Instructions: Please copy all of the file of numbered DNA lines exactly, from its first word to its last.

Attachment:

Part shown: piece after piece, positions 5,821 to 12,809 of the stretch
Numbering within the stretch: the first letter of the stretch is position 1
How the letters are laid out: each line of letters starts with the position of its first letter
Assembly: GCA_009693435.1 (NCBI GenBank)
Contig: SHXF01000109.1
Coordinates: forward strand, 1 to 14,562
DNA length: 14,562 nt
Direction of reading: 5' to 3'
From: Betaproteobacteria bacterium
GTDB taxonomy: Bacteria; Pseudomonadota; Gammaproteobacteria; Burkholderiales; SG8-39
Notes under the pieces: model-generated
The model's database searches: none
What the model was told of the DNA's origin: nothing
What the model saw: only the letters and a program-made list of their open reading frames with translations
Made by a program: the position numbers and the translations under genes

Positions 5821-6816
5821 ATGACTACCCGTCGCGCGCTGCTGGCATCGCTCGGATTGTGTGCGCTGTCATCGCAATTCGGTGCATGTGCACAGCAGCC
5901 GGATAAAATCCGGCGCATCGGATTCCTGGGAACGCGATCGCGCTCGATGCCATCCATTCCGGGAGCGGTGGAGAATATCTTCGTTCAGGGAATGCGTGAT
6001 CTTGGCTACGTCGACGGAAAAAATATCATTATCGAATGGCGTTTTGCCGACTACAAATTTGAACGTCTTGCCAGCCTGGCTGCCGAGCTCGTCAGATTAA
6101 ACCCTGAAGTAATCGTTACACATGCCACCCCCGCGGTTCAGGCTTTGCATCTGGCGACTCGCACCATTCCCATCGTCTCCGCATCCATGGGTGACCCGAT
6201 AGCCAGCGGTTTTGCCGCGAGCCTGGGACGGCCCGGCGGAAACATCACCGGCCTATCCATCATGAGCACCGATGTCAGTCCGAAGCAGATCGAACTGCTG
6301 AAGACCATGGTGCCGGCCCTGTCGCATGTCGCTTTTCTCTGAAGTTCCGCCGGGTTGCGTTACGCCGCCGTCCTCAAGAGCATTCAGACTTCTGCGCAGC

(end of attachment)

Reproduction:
Part shown: piece after piece, positions 5,821 to 12,809 of the stretch
Numbering within the stretch: the first letter of the stretch is position 1
How the letters are laid out: each line of letters starts with the position of its first letter
Assembly: GCA_009693435.1 (NCBI GenBank)
Contig: SHXF01000109.1
Coordinates: forward strand, 1 to 14,562
DNA length: 14,562 nt
Direction of reading: 5' to 3'
From: Betaproteobacteria bacterium
GTDB taxonomy: Bacteria; Pseudomonadota; Gammaproteobacteria; Burkholderiales; SG8-39
Notes under the pieces: model-generated
The model's database searches: none
What the model was told of the DNA's origin: nothing
What the model saw: only the letters and a program-made list of their open reading frames with translations
Made by a program: the position numbers and the translations under genes

Positions 5821-6816
5821 ATGACTACCCGTCGCGCGCTGCTGGCATCGCTCGGATTGTGTGCGCTGTCATCGCAATTCGGTGCATGTGCACAGCAGCC
5901 GGATAAAATCCGGCGCATCGGATTCCTGGGAACGCGATCGCGCTCGATGCCATCCATTCCGGGAGCGGTGGAGAATATCTTCGTTCAGGGAATGCGTGAT
6001 CTTGGCTACGTCGACGGAAAAAATATCATTATCGAATGGCGTTTTGCCGACTACAAATTTGAACGTCTTGCCAGCCTGGCTGCCGAGCTCGTCAGATTAA
6101 ACCCTGAAGTAATCGTTACACATGCCACCCCCGCGGTTCAGGCTTTGCATCTGGCGACTCGCACCATTCCCATCGTCTCCGCATCCATGGGTGACCCGAT
6201 AGCCAGCGGTTTTGCCGCGAGCCTGGGACGGCCCGGCGGAAACATCACCGGCCTATCCATCATGAGCACCGATGTCAGTCCGAAGCAGATCGAACTGCTG
6301 AAGACCATGGTGCCGGCCCTGTCGCATGTCGCTTTTCTCTGAAGTTCCGCCGGGTTGCGTTACGCCGCCGTCCTCAAGAGCATTCAGACTTCTGCGCAGC